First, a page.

Immunity is not like flicking a light switch; there is no simple on/off button. Sometimes an individual’s immune system just doesn’t respond to the vaccine. Or perhaps the vaccine has lost potency because it is out of date or has not been stored correctly. In the real world, these things can happen. And mild disease can occur despite successful vaccination.
But these are not reasons to skip vaccination. In fact, it makes it even more important that everyone – unless you are too young or too sick – is vaccinated.
The Robert Koch Institute offers the following example to illustrate this point:
“Imagine a measles epidemic occurs in a primary school. Half of the children are immunised, the other half not. Statistically, one can expect about 97 or 98 percent of the unprotected pupils to get sick – but only two to three percent of the vaccinated pupils.”
Vaccines can also help reduce the severity of disease. This means that even if you catch an infectious illness you are less likely to suffer serious complications.
‘But I heard that more vaccinated people got sick during an epidemic in my city.’
This can happen. When it does, it causes serious confusion until you look more closely.
The History of Vaccines project at the University of Philadelphia explains this neatly:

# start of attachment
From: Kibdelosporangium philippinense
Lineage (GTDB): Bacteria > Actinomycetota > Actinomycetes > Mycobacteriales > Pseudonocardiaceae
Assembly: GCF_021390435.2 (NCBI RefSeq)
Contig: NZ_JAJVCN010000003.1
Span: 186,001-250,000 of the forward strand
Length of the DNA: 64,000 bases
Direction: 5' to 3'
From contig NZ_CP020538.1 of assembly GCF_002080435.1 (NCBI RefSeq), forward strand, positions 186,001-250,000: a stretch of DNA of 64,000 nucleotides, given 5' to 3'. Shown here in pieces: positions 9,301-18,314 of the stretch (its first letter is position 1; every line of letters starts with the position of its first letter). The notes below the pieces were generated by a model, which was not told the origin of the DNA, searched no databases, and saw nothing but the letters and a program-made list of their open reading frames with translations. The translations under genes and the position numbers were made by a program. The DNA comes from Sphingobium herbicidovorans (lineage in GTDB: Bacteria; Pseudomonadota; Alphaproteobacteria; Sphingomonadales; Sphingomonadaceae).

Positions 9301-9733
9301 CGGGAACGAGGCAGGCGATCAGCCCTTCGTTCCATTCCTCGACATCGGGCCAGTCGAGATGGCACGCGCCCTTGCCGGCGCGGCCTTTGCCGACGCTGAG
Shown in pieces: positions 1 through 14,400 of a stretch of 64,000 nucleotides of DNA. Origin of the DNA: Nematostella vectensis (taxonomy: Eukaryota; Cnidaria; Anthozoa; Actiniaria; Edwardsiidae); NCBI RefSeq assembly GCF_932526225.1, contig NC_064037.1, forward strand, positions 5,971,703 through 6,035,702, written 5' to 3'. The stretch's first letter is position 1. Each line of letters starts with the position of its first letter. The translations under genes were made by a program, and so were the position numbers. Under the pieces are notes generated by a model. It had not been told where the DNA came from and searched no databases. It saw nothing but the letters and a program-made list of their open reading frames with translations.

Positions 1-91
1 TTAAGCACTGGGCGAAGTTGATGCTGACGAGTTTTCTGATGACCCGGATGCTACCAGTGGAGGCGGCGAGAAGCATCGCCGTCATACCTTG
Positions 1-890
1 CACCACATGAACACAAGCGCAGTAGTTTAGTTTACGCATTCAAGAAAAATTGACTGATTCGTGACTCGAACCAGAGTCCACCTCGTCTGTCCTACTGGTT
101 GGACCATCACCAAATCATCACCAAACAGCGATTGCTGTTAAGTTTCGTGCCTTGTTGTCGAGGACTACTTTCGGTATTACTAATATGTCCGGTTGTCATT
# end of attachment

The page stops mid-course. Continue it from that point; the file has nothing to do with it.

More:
“During an outbreak, the number of vaccinated individuals who get sick will often outnumber the unvaccinated people who get sick. This, however, is not because vaccines are ineffective, but because there are so few people who avoid vaccination in the first place. Look at the numbers for a hypothetical outbreak:
You have a group of 500 people who have been exposed to an outbreak of a rare disease. Of those 500 people, 490 have been vaccinated; 10 have not. Different vaccines provide different rates of protection, but in this case, let’s assume that 98 of every 100 people who are vaccinated will successfully develop immunity against the disease.
When exposed to the outbreak, all 10 of the unvaccinated individuals get the disease. What about the 490 who were vaccinated?
Based on the assumption of 98 of every 100 people developing successful immunity (leaving two of the 100 unprotected), about 10 of the 490 vaccinated individuals will get the disease—the same as the number of unvaccinated individuals who came down with the disease.
Those numbers, however, don’t take into account the percentage of vaccinated and unvaccinated individuals who got sick. Of those who fell ill, 10 had been vaccinated and 10 had not. But the 10 who had been vaccinated are only (10 / 490) = 2% of the individuals who had been vaccinated in the population of 500. The 10 who hadn’t been vaccinated are (10 / 10) = 100% of those who weren’t vaccinated. The final results of the outbreak, therefore, look like this:
- Population size: 500
- Vaccinated individuals: 490
- Unvaccinated individuals: 10
- Percentage of vaccinated individuals who fell ill: 2%
- Percentage of unvaccinated individuals who fell ill: 100%”
So the risk of contracting the disease is many times higher in the unvaccinated group.